On Sunday, April 29th, 2018 at 3:00 PM join Springhouse Farm and Against the Grain Farm as they walk us through the Nexus Biochar system and share with us the great benefits it may have for a farmer.
The Biochar System is a source of renewable energy for heating greenhouses and producing small-scale biochar material. The bioenergy research team at Appalachian State University has built pilot systems at two local cooperative farms: Against the Grain Farm and Springhouse Farm.
The pilot system includes a biochar kiln, solar thermal collector, food dehydrator and water tank. The heat from the biochar kiln and solar collector is collected in the water tank and radiated to the soil (root zone heating) through tubing installed under the germination/growing tables at their greenhouses during the cold season.
Hei-young Kim from the Appalachian Energy Center says, “Root zone heating is a more energy efficient way to deliver heat to crops compared to conventional space heating. During the warm season when heating is not needed, the collected heat is used to dry food in the food dehydrator.” Dried food such as dried apples and sun-dried tomatoes is a good way of food preservation, and can be another source of income for farmers. Biochar produced from the kiln is known as useful soil amendment due to its unique ability to increase water and nutrient retention.
About Springhouse Farm
Located in the Appalachian mountains of North Carolina, Springhouse Farm grows certified organic produce and raise pastured pork. Springhouse Farm is named for an original feature of the farmhouse, built in the late 1800’s. The springhouse, still intact, cooled food using naturally cold water from a nearby spring. Previously part of a 45 acre tract farmed by a family of 5, the soil still turns up arrowheads carved from granite on the land. Mindful of the ingenuity of the springhouse and the deep history of the land, they use environmentally responsible methods to nourish the community in a sense of stewardship. Springhouse farm has been certified organic since 2011. They never use synthetic fertilizers, pesticides or GMO seeds.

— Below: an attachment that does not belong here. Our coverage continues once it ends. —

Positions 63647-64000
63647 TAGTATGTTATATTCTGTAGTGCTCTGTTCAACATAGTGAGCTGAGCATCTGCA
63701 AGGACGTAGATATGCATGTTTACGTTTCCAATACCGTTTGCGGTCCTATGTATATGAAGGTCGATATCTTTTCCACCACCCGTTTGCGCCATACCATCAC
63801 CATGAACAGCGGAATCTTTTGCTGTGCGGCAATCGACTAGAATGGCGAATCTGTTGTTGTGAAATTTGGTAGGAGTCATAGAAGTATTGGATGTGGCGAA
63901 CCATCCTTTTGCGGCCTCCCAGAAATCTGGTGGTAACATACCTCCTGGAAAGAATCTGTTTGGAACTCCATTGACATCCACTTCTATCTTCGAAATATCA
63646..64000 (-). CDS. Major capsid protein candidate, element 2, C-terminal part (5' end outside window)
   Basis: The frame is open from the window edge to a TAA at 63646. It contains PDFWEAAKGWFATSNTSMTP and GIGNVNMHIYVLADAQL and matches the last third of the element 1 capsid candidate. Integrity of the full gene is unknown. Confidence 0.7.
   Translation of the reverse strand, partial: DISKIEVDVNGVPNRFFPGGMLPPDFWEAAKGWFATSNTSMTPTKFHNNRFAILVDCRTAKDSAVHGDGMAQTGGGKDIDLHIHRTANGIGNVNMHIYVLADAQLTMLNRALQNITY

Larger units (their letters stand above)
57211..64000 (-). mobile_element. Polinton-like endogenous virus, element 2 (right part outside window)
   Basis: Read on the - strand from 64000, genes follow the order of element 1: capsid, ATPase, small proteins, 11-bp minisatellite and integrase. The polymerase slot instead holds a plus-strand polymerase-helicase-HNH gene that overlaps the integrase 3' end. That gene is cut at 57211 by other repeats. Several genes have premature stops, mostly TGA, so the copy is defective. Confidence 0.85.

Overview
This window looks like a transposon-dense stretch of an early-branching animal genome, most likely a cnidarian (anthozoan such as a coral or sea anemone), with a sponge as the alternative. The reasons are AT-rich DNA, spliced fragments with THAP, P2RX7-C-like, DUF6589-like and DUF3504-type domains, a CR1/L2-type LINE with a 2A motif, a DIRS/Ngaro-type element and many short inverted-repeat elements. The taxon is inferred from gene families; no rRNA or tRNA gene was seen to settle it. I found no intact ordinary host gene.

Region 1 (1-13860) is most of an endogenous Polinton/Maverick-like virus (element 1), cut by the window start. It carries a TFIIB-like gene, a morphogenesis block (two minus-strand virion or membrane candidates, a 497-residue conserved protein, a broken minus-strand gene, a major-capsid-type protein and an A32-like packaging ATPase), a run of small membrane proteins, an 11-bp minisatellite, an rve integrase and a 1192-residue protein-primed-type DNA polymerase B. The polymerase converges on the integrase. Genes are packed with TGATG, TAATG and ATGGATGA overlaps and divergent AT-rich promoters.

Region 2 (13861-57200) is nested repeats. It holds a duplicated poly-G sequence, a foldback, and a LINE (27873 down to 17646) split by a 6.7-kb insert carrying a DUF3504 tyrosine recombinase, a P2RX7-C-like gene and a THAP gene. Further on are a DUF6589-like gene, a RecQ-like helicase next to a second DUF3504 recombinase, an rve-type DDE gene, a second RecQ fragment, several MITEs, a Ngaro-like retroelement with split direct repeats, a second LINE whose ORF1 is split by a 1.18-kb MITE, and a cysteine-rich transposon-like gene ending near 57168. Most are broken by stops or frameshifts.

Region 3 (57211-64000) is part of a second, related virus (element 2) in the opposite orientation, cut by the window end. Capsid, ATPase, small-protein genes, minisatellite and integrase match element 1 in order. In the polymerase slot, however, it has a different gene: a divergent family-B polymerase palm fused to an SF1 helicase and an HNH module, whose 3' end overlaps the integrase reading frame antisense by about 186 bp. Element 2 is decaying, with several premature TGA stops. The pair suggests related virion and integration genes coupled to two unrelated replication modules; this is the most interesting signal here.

About the ATG Farm
Against the Grain is a small-scale diversified farm located 15 minutes from downtown Boone in Zionville, North Carolina. They live on a 20 acre farm and raise a broad spectrum of Certified Biodynamic and Organic vegetables on a little under 2 acres. They also raised pastured turkey and Animal Welfare Approved chicken, pork, beef, and goat. The focus at Against the Grain is to nurture the soil in order to grow high quality nutritious food for the local community.
This workshop is a part of Blue Ridge Women in Agriculture’s CRAFT Program and is open to all growers at any level. CRAFT stands for Collaborative Regional Alliance for Farmer Training. The program:
- Connects aspiring farmers with experienced farmers
- Encourages innovative on-farm educational and professional experiences
- Provides tools to established farmers that will enhance their mentorship abilities.
Blue Ridge CRAFT does this through an Apprenticeship Opportunities webpage, summer on-farm peer-to-peer workshops for aspiring and established farmers, and winter farmer-driven gatherings.
Location: The workshop will begin at Springhouse Farm and then carry over to ATG Farm. Springhouse farms is located at 433 Silverstone Rd. Vilas, NC 28692 and ATG Farm is located at 619 Camp Joy Rd in Zionville, NC 28698
Date & Time: Sunday, April 29th at 3:00 PM
RSVP: by emailing [email protected] or by calling (828) 386-1537
Blue Ridge Women in Agriculture is dedicated to strengthening the High Country’s local food system by supporting women and their families with resources, education, and skills related to sustainable food and agriculture. We do this by providing opportunities for women farmers to share knowledge, hosting a Farm Tour, providing opportunities for consumers to learn about self-sufficiency and connecting everyone to our local agricultural heritage and landscape. Blue Ridge Women in Agriculture currently serves: Alleghany, Ashe, Avery, Caldwell, Mitchell, Wilkes, Watauga, and Yancey Counties in North Carolina as well as Johnson County, Tennessee.
For more information about this workshop or others, please contact Dave Walker at [email protected].
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